Weeding paddy, guarding cornfields or grazing cows – normalcy will return in the villages with restrictions relaxing from today. In the capital too, there will be more shops opening to business and controlled movement of people.

With no new cases in the last one day and thousands of contacts traced and tested, we are regaining the confidence. The lockdown worked. Further relaxation will depend on the situation.

As most of us restrict another weekend at home wishing for a better week ahead, the realisation is that Covid-19 had been a powerful force of change. The last 10 days was a reminder of our priorities. We were suddenly reminded to focus on what really matters in life.

It was not our appetite for luxury items or fashion; it was not the craving for a nice cup of Latte or a vacation.   We were after essentials – basic food, basic health and security. We realised that there was pleasure in getting a chance to go out and buy groceries. Suddenly, the values Buddhism taught us, like being minimalist awakened us. Many are realising that there should be subtractions in our lives, subtractions in our wants and needs that make us complex beings.

Experts are convinced, even adamant, that Covid-19 will not go away soon. We have witnessed it. Countries that controlled the virus are seeing a second wave. There is no returning to normality. The best way to adapt is in resetting our priorities, our lives.

With stricter lockdowns, we may contain a community transmission and declare ourselves Covid-19 free, but it has already left an indelible mark in our lives. Some call it impermanence. The new maxim is “New Normal.” It has already become the catchphrase as returning to normality is now seen irrelevant. We have witnessed it too.

At the individual or family level, it is about adjusting to the new normal. The new normal is a call for change – change in our preferences, choice, habits etc. Covid-19, it is confirmed, will widen the gap between haves and have-nots. We are already seeing the low income affected the worst. The travel and service industry will not recoup soon from the impact of the pandemic. Thousands employed in these sectors are already feeling the pinch.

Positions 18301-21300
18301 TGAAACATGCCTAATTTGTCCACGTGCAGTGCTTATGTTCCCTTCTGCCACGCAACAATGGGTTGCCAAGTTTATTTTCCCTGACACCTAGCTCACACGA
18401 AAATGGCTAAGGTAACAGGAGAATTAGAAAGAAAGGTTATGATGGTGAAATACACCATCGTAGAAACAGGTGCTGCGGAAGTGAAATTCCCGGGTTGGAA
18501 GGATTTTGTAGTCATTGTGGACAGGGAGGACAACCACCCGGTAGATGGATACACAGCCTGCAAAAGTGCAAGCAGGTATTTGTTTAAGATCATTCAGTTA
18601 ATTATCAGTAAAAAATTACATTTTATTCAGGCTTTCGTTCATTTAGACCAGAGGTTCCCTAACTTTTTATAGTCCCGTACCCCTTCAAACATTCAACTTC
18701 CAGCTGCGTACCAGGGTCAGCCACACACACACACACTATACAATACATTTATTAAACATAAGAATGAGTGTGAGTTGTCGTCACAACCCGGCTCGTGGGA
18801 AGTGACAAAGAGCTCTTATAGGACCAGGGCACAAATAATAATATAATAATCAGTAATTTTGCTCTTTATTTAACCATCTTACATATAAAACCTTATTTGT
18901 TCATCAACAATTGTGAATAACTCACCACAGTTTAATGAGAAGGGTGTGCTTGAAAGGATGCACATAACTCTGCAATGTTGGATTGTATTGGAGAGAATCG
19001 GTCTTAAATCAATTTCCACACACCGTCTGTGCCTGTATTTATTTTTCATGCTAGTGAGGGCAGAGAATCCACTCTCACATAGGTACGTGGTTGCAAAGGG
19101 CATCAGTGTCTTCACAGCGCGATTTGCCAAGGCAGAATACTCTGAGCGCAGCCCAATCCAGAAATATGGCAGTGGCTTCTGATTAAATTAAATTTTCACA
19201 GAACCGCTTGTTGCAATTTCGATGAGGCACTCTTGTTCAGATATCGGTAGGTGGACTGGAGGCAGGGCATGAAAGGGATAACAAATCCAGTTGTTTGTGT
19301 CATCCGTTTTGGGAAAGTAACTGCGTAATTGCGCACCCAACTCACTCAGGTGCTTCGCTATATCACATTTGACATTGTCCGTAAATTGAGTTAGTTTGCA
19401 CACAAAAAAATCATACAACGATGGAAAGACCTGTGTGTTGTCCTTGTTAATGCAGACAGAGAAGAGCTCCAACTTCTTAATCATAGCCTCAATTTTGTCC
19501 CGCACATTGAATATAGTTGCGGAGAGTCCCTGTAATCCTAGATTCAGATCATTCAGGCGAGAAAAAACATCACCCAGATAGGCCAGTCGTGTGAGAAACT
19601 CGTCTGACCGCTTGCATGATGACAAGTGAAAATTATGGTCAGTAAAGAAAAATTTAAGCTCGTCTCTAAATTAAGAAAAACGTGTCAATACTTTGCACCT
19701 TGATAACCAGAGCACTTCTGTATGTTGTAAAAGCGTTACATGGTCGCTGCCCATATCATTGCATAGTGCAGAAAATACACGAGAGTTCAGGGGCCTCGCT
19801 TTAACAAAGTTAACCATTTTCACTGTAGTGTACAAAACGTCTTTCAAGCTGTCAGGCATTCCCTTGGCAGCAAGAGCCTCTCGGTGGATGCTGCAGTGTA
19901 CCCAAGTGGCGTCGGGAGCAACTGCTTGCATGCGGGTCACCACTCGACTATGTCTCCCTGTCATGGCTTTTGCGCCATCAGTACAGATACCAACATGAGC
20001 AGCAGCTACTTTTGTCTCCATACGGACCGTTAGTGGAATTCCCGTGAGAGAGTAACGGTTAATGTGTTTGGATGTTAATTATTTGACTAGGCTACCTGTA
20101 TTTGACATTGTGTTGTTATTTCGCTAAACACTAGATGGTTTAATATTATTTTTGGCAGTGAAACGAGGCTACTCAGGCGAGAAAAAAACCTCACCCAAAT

There are only a handful of people with a secure source of income. This week, many will see their monthly salary with fuel and housing allowance credited to their account. How long this will continue will depend on the situation. Situation in pandemic times depends on what happens across our borders.

It is therefore time to rethink, to save, to spend on only simpler things. The government is broke. Spending will be tightened. This will start with cutting allowances and slashing salary if employees are forced to stay home. We have to adjust to the new normal.

Covid-19 has become the turning point. How do we draw a national vision from the pandemic? We have seen how we adapted during the lockdown. There are opportunities.

Food self-sufficiency seems to be a reality from how we reset ourselves. Besides our farmers, those who went back to the farms to grow grain and vegetables filled the gap. Butter churned in Radhi Trashigang is made available at Changzamtog after two days. With storage facility and efficient transport, cheese balled in Dagana is delivered to a Taba resident by evening. There are possibilities.

Travelling abroad is restricted. We are seeing growing local attractions, from glamping to spiritual tours. It will be a long time before tourism bounces back. It is an opportunity to prepare a clear high-end tourism policy.

The pandemic has given us the opportunity to make it a turning point. Our decisions, thus far, guided by His Majesty at the helm, have gone in the right direction. How do we adjust to a post Covid-19 Bhutan, as a Bhutanese family should be the new concern.